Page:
The next two weeks could very well reveal the real players in pursuit of a gaming license for a potential casino in the area.
The state Gaming Commission Facility Location Board is scheduled to release the minimum investment dollar amount, which could begin to flush out some of the competition.
Last week, 22 parties submitted a $1 million application fee to construct one of four upstate casinos in the capital region, the Catskills and the Southern Tier/Finger Lakes, but only a few have thus far revealed how serious they are in pursuing it to the end.
A possible contender is Clairvest Group Inc., a Canada-based investment group which has its eye on Montgomery County, specifically a swath of land right off Thruway Exit 27 straddling the town of Florida and city of Amsterdam.
"It's a great palette of land to do great things with and we are in the planning phases," Clairvest CEO and Managing Director Jeff Parr said Wednesday.
Since January, Parr has been working with Montgomery County Economic Development and Planning Director Kenneth Rose and real estate broker Mick Mullins regarding a pair of properties along Route 30. The properties comprise a 512-acre site located in the town of Florida and the city of Amsterdam.
While he could not go into specifics about what is being planned, Parr said he is excited to bring economic development into the area, one of the main criteria for obtaining a gaming license.
"We think this site is one of the most attractive assets," Parr said. "It's on vacant land, it's accessible and we should be able to develop it quickly."
According to the requests for applications (RFA) which went out at the end of March, a bidder who receives a gaming license has two years to build a casino.
Parr said two years would be a challenge but accessibility at the site is one of the reasons he was attracted to it.
Clairvest is also looking into possible infrastructure improvements that may be needed but Parr said those improvements will become known as they work with various zoning bodies further down the road.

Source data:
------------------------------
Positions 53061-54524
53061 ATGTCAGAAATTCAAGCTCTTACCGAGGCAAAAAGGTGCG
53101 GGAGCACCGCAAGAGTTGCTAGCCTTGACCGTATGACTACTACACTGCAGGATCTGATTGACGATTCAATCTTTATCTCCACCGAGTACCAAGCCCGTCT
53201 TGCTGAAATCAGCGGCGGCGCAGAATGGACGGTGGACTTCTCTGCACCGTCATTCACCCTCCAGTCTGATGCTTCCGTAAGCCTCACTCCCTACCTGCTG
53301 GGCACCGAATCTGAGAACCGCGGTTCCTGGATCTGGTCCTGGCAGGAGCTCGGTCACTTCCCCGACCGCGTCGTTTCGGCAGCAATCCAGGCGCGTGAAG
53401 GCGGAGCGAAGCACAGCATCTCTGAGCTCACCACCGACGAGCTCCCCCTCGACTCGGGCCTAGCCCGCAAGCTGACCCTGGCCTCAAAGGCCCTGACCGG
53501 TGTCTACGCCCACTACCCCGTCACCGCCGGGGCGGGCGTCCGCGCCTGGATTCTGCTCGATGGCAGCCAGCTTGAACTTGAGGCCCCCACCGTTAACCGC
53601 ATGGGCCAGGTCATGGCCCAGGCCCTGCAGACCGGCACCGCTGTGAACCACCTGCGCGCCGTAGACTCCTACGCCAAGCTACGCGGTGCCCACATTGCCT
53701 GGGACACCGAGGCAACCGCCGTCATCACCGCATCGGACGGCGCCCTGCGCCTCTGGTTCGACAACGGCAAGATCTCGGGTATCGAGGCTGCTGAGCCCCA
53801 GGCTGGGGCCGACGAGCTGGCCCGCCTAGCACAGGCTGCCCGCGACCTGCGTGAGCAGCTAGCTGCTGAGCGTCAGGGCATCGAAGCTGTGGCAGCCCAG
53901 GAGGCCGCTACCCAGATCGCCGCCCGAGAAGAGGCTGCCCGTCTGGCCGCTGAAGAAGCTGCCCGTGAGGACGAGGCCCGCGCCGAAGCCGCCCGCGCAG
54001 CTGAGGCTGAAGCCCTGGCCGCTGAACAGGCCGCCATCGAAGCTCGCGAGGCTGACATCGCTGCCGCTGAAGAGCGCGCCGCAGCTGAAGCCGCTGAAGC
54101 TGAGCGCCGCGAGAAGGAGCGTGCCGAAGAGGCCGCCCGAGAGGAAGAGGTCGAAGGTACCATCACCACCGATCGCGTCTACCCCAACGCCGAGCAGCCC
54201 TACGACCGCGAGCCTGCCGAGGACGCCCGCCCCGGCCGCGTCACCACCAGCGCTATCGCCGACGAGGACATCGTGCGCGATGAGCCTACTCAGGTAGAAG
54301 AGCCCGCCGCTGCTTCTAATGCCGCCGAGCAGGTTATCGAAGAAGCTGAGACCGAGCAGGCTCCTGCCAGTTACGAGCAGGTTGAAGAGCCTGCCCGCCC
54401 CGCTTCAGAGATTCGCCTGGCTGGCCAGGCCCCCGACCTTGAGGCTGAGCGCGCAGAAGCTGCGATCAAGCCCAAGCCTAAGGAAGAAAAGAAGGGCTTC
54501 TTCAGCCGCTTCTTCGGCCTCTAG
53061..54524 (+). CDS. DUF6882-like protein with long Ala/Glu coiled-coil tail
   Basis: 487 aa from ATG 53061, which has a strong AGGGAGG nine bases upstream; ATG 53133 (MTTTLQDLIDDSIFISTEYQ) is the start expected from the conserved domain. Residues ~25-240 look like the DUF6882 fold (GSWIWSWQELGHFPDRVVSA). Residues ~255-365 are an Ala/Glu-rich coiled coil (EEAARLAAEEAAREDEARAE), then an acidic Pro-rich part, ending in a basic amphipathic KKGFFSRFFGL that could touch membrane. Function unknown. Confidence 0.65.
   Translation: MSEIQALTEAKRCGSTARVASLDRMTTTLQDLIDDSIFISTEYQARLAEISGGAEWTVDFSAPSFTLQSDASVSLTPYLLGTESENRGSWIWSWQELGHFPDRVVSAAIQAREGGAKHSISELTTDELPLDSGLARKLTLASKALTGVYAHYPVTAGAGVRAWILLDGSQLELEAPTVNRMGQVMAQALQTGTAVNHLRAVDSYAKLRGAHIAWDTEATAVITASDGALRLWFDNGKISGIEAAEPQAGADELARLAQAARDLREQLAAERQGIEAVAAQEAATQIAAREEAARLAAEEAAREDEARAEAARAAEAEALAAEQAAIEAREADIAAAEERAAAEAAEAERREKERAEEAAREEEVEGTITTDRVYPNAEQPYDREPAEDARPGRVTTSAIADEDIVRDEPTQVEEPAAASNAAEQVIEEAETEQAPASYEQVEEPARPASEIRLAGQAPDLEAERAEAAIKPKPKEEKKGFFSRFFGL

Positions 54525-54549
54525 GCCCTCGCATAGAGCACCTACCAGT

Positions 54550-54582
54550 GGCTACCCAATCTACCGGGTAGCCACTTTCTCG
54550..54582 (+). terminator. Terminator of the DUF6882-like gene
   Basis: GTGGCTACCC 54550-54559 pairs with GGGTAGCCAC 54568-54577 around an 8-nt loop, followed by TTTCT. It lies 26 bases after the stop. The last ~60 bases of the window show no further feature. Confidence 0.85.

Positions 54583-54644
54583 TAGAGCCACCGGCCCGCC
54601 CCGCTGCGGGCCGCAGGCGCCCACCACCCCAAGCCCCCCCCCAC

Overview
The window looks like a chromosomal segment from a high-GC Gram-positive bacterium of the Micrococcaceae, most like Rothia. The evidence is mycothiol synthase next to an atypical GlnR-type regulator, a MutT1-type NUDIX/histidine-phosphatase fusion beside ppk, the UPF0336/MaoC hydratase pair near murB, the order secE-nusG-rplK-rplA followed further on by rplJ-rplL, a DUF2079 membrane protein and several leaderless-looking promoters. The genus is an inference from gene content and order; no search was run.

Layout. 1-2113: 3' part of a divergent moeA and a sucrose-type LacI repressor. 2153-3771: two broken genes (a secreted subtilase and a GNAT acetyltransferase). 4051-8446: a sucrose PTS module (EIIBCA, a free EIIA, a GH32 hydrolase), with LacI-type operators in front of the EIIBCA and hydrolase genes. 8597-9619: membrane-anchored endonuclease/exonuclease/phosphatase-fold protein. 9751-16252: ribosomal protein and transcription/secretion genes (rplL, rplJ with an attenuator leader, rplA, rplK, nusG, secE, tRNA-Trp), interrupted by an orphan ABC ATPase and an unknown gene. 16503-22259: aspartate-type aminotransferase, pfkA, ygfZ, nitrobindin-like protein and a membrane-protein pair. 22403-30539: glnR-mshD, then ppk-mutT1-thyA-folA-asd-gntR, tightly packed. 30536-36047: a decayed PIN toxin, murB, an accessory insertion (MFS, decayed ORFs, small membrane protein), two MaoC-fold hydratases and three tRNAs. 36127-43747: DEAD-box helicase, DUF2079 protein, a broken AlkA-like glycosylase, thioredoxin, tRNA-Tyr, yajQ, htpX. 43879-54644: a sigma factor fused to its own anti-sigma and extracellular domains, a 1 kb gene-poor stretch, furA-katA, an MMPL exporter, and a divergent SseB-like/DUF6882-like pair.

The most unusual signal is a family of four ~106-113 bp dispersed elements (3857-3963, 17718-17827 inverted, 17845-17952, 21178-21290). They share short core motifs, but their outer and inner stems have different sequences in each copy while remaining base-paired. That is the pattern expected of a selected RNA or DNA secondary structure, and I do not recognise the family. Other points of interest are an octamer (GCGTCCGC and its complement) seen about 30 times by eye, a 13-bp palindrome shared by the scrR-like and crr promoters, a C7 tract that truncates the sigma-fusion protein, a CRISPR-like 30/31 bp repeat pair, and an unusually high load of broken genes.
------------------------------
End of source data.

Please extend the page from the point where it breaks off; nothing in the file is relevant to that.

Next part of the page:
Clairvest, like many of the other developers, is waiting to hear the minimum investment requirement -- a major component of moving forward.
"You need to know what you are investing in and you need to see if all the math works," said Clairvest's investment adviser and Amsterdam native Peter Marcil, of Bentley Associates in New York City.
The group did not provide an idea of how much they were willing to invest. However, according to the RFA, the minimum price of a gaming license for the capital region is $50 million.
Clairvest Group is no stranger to investing millions of dollars into a gaming facility.
During the past 20 years, Clairvest has been involved in 22 different local market facilities, including 11 investments in gaming. These include Casino New Brunswick, in Moncton, New Brunswick; Rivers Casino in Chicago; Hoosier Park and Indiana Grand in Indianapolis; New Meadowlands Racetrack in East Rutherford, N.J.; Latin Gaming in Osorno and Calama, Chile; and Thunderbird in Latin America, South America and Philippines.
Through its investments, Clairvest received gaming license approval for Alberta, British Columbia, and New Brunswick in Canada; Illinois and Indiana in the United States; and Chile.
Parr said the company's track record is what sets it against the competition.
"I think we have a compelling case," he said.